Major imbalance in diversity of gender and race at Google, says report

29 May 2014

After much wrangling, Google has finally released its workplace diversity report and worryingly for the company, shows a considerable lack of diversity both in terms of gender and race.

Released on their blog page, the brief release shows figures which many who have argued about the major diversity imbalances in Silicon Valley will be little surprised by, but is shocking all the same.

The call to release the report came after a protest occurred just outside Google’s HQ in Silicon Valley, led by Rev Jesse Jackson, calling for openness on the lack of representation of minorities not just in Google, but the tech industry as a whole.

Across the company’s entire global workforce, only 30pc of its employees are women, the majority of which comprise of non-technology roles (48pc). When this is broken down further into two different job categories of ‘tech’ and ‘leadership’, women’s role in Google is even less with 30pc of its employees involved in tech while female leadership roles only account for 21pc.

Google dversity

Meanwhile, Google’s research into ethnicity only had figures for the United States, but still showed that the combination of white and Asian ethnicities in all roles dominates Google’s workforce.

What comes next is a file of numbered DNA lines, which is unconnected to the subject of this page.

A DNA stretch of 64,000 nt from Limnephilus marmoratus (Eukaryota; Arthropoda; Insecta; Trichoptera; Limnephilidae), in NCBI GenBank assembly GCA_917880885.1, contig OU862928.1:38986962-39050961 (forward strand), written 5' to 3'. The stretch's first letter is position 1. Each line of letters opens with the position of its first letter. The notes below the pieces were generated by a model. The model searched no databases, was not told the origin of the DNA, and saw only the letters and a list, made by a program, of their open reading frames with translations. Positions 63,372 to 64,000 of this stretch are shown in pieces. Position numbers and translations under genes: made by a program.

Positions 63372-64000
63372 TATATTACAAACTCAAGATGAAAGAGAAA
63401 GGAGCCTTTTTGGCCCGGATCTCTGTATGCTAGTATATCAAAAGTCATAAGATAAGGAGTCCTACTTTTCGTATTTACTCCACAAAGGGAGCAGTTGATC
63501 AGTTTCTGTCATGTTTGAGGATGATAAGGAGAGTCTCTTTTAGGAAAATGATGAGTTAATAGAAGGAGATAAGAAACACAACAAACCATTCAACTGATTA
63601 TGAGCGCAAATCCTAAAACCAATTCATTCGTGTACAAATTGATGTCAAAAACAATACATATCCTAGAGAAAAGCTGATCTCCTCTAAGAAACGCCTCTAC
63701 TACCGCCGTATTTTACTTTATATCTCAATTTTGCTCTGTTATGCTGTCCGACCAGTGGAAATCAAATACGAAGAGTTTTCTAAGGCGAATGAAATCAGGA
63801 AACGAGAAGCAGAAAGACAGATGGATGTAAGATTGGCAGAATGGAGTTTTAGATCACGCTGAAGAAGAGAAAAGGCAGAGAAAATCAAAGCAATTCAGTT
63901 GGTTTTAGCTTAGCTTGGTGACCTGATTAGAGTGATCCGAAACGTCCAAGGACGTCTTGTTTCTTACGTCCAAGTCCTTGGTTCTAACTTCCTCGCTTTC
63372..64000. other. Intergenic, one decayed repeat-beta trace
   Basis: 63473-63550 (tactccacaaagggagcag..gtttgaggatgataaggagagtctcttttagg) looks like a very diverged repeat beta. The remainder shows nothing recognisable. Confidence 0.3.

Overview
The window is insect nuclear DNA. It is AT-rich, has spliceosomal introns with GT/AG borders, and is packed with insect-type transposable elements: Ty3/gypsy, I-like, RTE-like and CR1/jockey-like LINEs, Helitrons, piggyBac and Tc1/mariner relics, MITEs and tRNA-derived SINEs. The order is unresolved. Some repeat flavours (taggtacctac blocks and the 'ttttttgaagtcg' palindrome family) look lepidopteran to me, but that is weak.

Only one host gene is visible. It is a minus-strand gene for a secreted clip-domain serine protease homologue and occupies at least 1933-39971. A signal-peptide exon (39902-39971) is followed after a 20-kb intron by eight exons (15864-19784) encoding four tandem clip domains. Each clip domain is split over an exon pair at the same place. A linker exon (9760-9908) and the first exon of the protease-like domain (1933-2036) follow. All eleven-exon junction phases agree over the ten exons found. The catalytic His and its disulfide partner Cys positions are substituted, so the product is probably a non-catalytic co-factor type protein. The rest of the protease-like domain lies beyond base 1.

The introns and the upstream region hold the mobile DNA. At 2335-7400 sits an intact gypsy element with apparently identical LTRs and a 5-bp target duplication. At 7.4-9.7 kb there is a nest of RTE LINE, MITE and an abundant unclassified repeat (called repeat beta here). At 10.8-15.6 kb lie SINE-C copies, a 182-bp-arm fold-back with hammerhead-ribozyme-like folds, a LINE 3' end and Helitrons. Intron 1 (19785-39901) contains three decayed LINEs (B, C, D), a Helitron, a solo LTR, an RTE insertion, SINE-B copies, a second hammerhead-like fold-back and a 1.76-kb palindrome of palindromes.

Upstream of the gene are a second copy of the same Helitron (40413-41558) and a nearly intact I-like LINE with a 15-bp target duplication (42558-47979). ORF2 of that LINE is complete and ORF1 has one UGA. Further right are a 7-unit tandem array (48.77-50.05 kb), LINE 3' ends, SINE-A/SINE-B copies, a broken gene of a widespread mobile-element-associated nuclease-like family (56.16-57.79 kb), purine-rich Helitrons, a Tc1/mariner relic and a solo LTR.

In ‘leadership’ for example, the breakdown of ethnicities shows that 72pc of Google’s management are white, 23pc are Asian, black at 2pc and other ethnicities make up about 1pc each.

Laszlo Bock, senior vice president of People Operations at Goolge admits the company were “reluctant to publish the numbers” about their employee diversity.

However, he went on to say in the blog post that they are “the first to admit that Google is miles from where we want to be—and that being totally clear about the extent of the problem is a really important part of the solution.”

Diversity image via Shutterstock

Colm Gorey
By Colm Gorey

As an award-winning editor for Consumer Magazine of the Year 2013, Colm joined Siliconrepublic.com in January 2014 as a journalist covering AI, IoT, science and anything that will get us to Mars quicker. When not trying to get his hands on the latest gaming release, he can be found lost in a sea of Wikipedia articles on obscure historic battles and countries that don't exist anymore or watching classic Simpsons episodes far too many times to count.

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